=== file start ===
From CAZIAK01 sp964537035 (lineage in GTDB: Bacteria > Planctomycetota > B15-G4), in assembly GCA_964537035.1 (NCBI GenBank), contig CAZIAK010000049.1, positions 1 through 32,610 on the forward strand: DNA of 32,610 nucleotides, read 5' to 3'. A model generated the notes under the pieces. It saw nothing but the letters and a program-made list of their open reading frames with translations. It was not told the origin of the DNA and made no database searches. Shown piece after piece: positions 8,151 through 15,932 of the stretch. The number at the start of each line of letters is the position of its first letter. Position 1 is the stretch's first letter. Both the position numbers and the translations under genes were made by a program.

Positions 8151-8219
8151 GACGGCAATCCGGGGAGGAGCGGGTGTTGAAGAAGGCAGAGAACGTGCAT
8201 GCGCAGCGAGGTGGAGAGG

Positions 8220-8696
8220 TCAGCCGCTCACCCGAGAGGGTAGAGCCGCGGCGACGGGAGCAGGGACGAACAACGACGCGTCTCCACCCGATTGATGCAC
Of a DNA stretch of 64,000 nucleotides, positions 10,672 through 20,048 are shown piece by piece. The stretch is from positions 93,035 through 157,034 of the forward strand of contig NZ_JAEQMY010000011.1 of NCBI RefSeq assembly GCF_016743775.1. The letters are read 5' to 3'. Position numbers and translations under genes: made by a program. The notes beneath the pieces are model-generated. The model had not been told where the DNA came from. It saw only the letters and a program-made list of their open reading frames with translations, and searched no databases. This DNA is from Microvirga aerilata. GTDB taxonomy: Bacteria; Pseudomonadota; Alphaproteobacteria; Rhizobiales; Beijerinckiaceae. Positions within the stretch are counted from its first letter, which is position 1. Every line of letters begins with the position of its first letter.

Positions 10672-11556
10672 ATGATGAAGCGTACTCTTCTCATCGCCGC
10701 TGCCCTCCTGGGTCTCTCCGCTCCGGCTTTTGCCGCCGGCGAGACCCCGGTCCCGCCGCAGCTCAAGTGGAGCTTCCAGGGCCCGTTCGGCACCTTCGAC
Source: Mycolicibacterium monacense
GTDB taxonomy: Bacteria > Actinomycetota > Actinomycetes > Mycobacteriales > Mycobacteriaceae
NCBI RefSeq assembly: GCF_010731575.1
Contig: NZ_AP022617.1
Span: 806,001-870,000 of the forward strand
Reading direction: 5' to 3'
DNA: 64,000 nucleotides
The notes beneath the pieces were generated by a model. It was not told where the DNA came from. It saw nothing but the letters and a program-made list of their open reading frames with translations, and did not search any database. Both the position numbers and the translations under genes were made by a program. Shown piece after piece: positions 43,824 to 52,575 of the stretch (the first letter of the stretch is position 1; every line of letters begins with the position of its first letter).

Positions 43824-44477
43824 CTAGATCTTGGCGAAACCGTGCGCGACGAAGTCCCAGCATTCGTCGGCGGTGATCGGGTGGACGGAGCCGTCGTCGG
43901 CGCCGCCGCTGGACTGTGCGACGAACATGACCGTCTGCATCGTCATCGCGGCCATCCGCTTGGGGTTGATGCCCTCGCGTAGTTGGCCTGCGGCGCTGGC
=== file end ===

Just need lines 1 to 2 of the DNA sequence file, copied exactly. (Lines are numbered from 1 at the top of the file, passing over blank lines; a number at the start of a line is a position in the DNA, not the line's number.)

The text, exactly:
From CAZIAK01 sp964537035 (lineage in GTDB: Bacteria > Planctomycetota > B15-G4), in assembly GCA_964537035.1 (NCBI GenBank), contig CAZIAK010000049.1, positions 1 through 32,610 on the forward strand: DNA of 32,610 nucleotides, read 5' to 3'. A model generated the notes under the pieces. It saw nothing but the letters and a program-made list of their open reading frames with translations. It was not told the origin of the DNA and made no database searches. Shown piece after piece: positions 8,151 through 15,932 of the stretch. The number at the start of each line of letters is the position of its first letter. Position 1 is the stretch's first letter. Both the position numbers and the translations under genes were made by a program.

Positions 8151-8219